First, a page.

Do VC’s Guess The Exit At The Beginning?

Question: You often hear to leave out the possible exit scenario when you pitch. Brad states that its because its usually wrong. I suspect most VC’s discuss likely exits with their partners before making an investment, what percent of the time do you guys generally "guess" the exit on the front side of the investment?

A: (Brad): I’m going to answer this from an early stage VC perspective.  I’ve never been a later stage VC nor have I been a buyout guy, so I won’t try to answer for people doing those types of investments. 

Back in prehistoric times when there was a tech IPO market, early stage VC’s used to want entrepreneurs to answer the question "Is your companies destined to exit via M&A or an IPO."  I’ve always thought this was a stupid question, as the answer is "I’ll take either one!"  As homo sapiens evolved, the argument about M&A or IPO raged on fiercely.  Pre-Internet bubble, many VC firms (including mine) would often do extensive exit analyses upon each investment round, building complex models stacked on top of detailed assumptions about the future performance of the company, the future multiples in the market, and a range of execution of the company from "flawless" to "pretty good."  These analyses usually had an IRR result and a cash on cash return result for each potential outcome.

Almost all of these analyses are total baloney.  I suppose they give some people comfort that they basing their investment decision on sound economic analysis, but since there are so many variables that are outside anyone’s control, they tend to be meaningless.  In addition, almost all of these analyses (at least the ones I’ve been exposed to, including many from other VC firms), have incredible bias in their assumptions which help support either (a) an affirmative decision to make the investment or (b) a justification for a particular valuation range.

In 2001, the IPO vs. M&A debate cooled for a while when the IPO market vaporized.  It emerged again briefly in 2004 and 2005 with a new wave of IPOs, but almost anyone that had an exit in the 2004 – 2007 time frame preferred cash from an M&A transaction to IPO stock (with a few notable exceptions, such as Google.) 

VCs fantasize about the day a vibrant small and mid-cap tech IPO market will once again exist.  Let’s hope this fantasy becomes a reality.  In the mean time, I expect more and more people – especially if they’ve read Nicholas Taleb’s Fooled By Randomness and The Black Swan – will realize that making early stage VC investment decisions based on complex forecasting exercises is – well – foolish.

  • This is interesting. Let's just say that I am involved in another market that is similar to tech VC, but different. This market also involves speculative, value add investments, and investors would be right to require +/-25% IRR returns.

    My thought is that you do the models not because they are going to be right with any regularity. Think about it. If you are truly operating in a market that requires returns in the 25% range, then you are involved in such a high level of risk that it would be idiotic to assume that you are going to get it right very often. It wouldn't be any different than trying to forecast exactly what days of the year it is going to rain and try to do it on January 1.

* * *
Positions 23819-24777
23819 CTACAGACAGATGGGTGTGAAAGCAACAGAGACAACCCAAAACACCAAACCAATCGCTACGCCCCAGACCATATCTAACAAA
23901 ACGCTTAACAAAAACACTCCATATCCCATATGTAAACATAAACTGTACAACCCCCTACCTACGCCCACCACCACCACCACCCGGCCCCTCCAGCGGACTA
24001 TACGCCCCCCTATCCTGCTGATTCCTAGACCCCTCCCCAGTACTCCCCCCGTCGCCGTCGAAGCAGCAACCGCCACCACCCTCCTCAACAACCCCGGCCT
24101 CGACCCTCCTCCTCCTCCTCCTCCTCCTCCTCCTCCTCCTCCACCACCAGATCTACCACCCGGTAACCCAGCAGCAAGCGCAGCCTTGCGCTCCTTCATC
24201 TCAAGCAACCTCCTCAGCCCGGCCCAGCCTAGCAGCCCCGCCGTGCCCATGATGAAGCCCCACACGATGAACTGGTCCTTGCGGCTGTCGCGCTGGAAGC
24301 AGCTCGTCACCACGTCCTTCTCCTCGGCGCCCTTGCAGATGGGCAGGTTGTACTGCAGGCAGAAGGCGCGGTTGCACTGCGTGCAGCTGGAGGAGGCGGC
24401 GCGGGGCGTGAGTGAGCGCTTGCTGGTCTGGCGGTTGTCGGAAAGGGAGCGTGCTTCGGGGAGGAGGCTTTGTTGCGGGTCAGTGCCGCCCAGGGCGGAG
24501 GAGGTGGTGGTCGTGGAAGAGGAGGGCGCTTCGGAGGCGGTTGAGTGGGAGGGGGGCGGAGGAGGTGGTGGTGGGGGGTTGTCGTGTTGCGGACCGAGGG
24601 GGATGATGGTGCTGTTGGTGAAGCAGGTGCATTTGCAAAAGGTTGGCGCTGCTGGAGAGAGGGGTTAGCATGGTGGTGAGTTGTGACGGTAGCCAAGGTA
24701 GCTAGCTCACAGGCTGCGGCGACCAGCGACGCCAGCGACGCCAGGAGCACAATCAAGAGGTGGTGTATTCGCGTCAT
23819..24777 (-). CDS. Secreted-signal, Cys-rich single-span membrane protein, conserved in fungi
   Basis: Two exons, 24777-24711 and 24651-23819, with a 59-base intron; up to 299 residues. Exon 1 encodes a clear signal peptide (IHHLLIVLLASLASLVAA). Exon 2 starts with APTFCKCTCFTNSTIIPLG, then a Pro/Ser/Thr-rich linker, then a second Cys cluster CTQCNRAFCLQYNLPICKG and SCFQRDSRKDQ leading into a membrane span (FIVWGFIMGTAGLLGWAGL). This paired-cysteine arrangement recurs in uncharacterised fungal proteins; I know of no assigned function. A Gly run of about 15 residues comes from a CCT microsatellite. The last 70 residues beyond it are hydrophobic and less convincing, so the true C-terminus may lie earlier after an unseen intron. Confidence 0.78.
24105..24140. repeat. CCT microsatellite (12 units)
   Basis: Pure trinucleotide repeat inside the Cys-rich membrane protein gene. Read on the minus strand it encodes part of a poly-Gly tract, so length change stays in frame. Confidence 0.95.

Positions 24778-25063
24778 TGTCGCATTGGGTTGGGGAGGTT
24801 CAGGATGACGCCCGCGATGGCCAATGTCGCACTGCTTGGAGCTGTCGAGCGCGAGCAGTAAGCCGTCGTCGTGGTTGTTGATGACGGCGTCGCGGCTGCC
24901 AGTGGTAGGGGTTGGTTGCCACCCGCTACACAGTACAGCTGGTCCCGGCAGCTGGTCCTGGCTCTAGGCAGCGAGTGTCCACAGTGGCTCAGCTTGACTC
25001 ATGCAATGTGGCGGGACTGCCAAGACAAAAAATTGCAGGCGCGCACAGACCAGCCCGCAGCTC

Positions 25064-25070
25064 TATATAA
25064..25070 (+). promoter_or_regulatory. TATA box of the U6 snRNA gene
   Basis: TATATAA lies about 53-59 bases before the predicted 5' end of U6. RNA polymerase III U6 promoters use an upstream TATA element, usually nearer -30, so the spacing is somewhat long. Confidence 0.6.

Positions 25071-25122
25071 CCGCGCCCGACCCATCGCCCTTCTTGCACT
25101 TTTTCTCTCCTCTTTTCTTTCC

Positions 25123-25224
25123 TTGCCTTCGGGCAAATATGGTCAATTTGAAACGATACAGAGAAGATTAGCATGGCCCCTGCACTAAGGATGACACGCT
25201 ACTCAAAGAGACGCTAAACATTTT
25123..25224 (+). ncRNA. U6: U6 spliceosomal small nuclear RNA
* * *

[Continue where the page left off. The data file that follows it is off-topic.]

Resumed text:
But just because a model is wrong, doesn't mean you throw the baby out with the bathwater. Models are helpful because the process of putting it together makes you ask important questions about the investment. In creating assumptions for the model, you have to de-construct the investment.

    Could you do this without the model? Sure, and I'm sure a lot of successful investors do. But throwing out models simply because they are often wrong misses the point I think.

  • You said that even your firm used to do these models. John had a good point about how it helps to break down the investment to ask important questions that may come up. So even though you're dealing with seed-stage, pre-profit companies, have you (specifically) done away with these exit forecasting models? Or is there something else that replaces them now?

    • My previous firm (Mobius Venture Capital) used to do these types of models.

  • Exit modeling helps guide the early stage investor to the next milestone – an exit or the next level of financing. It is more or less similarly indicative like the Vegas line on a basketball game. As an investor you still need to refine the line based on your own specific skills, or knowledge.

    That said, the people, their ideas and our confidence in their ability to execute trumps any type of exit or even valuation modeling…

  • Interesting comments. I was talking with an investor, I was not pitching or giving a presentation (after all he was an investor in health care primarily). He was asking me about my business, plans, goals, etc and asked what my exit strategy was. I have thought about it and it has changed over a certain time period. I do have a couple scenarios in my business plan although I truly believe that the right investor for my company will be one where we work together and when it's closer to the exit everything will be more clear or work out.

  • Adam Laufer

    Do you think the reverse merger will emerge as a preferred exit strategy moving forward?